Mike Cosper: This is an important part of the Mars Hill story, because as you’ll see, Leadership Network was one avenue that led to Mark Driscoll’s national platform. It’s also a little like the suburbs, a crack in the founder’s myth. Behind the stories of rebels and rule breakers who pioneered new directions for the church in the nineties were boomers saying, We need to help these guys out. The gatherings they facilitated set the table for much that was to come, including what happened in Seattle. One of the people who was invited to that gathering was Doug Pagitt. At the time, he was the youth minister at Wooddale church, a mega church in suburban Minneapolis.
Doug Pagitt: The megachurch of that period, the seventies and eighties, that this conference was clearly responding to was more about a generational divide as we were talking about it, and we were trying to reconcile the generational divide that led to a kind of mega church. We’d all sort of recognized that generationalism was not a large enough category to explain what was going on. We were suggesting that a larger shift in Western civilization was underway that ran under the banner of postmodernism.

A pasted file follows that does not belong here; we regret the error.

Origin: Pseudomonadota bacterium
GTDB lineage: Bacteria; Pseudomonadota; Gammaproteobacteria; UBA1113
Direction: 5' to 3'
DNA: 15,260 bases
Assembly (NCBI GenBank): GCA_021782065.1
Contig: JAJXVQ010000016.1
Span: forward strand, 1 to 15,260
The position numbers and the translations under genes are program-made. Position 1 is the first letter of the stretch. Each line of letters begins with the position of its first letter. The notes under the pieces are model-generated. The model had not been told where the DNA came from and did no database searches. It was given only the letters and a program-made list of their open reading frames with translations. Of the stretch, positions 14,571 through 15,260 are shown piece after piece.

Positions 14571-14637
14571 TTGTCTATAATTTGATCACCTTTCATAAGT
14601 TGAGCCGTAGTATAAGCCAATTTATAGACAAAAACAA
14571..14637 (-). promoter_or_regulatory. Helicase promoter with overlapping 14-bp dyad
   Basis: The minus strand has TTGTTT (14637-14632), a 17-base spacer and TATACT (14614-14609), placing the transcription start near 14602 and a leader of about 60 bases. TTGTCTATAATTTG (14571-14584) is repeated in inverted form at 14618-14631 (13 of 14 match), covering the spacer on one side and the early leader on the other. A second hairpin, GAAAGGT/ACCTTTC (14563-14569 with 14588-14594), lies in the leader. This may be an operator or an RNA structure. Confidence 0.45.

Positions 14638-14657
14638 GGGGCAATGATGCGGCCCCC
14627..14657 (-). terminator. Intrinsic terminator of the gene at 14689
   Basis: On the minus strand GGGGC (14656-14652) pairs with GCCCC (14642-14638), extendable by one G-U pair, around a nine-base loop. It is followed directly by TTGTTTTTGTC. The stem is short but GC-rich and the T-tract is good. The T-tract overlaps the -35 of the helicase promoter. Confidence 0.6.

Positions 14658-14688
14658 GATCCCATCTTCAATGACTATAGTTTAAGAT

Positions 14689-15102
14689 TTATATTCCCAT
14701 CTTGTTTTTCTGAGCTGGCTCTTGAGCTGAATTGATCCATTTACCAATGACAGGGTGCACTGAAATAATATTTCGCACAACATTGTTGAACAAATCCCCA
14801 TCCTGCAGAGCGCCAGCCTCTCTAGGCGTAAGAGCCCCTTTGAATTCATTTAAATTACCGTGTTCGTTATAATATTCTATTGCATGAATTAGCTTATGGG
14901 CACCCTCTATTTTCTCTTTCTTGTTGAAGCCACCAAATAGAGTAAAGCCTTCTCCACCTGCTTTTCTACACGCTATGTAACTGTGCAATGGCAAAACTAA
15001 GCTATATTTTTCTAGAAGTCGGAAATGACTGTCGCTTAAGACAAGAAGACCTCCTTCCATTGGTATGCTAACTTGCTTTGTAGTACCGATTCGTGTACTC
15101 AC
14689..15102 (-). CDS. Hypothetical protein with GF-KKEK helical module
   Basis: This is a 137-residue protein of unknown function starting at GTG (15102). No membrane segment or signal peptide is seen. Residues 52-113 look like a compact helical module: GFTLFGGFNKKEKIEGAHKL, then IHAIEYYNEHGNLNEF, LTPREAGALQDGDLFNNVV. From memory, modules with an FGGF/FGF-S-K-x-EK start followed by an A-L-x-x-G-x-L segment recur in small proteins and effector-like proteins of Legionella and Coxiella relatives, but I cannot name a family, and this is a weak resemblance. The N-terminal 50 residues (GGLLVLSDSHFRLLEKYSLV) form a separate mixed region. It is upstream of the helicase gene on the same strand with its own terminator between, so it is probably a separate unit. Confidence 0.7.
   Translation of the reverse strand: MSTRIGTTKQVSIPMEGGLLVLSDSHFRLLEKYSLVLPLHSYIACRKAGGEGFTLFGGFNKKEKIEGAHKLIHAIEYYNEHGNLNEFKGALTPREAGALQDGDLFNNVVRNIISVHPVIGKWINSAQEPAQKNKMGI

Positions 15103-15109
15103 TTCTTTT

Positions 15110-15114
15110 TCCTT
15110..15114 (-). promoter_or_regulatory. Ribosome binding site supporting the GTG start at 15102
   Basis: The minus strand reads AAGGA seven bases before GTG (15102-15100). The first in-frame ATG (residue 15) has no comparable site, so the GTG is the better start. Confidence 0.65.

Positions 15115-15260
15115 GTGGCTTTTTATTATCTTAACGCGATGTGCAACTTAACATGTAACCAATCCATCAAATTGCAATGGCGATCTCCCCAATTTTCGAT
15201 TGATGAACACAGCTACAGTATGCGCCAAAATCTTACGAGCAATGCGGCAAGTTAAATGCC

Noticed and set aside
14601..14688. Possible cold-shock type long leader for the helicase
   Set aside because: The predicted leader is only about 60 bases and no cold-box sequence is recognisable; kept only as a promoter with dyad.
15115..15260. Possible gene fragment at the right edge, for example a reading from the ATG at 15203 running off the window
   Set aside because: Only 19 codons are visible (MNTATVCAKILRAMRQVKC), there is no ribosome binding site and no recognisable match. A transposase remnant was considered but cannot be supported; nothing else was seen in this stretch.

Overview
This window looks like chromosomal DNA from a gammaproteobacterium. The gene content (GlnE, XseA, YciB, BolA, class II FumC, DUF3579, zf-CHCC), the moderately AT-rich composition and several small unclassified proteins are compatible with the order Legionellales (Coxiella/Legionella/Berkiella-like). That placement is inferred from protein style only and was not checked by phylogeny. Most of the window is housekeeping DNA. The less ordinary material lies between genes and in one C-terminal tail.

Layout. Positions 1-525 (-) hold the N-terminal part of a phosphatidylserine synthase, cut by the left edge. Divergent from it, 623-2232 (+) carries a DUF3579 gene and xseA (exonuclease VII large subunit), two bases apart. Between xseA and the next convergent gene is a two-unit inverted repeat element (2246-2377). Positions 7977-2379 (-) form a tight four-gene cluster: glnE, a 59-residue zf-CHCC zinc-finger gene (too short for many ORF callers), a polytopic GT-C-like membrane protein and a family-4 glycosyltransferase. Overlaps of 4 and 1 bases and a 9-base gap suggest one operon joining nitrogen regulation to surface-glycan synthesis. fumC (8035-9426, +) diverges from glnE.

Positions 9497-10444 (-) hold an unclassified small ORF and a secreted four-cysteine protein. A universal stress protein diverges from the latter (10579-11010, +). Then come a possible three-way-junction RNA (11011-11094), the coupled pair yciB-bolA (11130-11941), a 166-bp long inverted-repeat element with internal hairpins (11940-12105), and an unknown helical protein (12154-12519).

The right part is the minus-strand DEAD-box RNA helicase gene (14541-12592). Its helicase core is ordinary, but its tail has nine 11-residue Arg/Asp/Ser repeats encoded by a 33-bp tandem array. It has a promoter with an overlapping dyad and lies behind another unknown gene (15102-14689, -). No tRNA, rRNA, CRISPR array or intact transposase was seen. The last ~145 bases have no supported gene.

Mike Cosper: Tim Conder was around for all of this as well. He’s the author of the Church in Transition, a book published in 2006, that reflected on much of what happened in the previous decade. In the mid nineties though, he was a pastor at Chapel Hill Bible Church, an evangelical church in North Carolina.
Tim Conder: And so Doug began networking and he ardently began looking for people who were exploring new models. I think still at that point, a lot of the vision was toward scale, people who were doing new things, but they were still resonating as large because many of us really came in and out of the large church at that point. And so Doug was the catalyst to that group. In fact, at one point, the group was called the group of 20.
Mike Cosper: Eventually Leadership Network hired Doug Pagitt. He’d moved to Dallas and was focused full-time on developing young leaders, and these events around next generation ministry and postmodernism got larger and larger.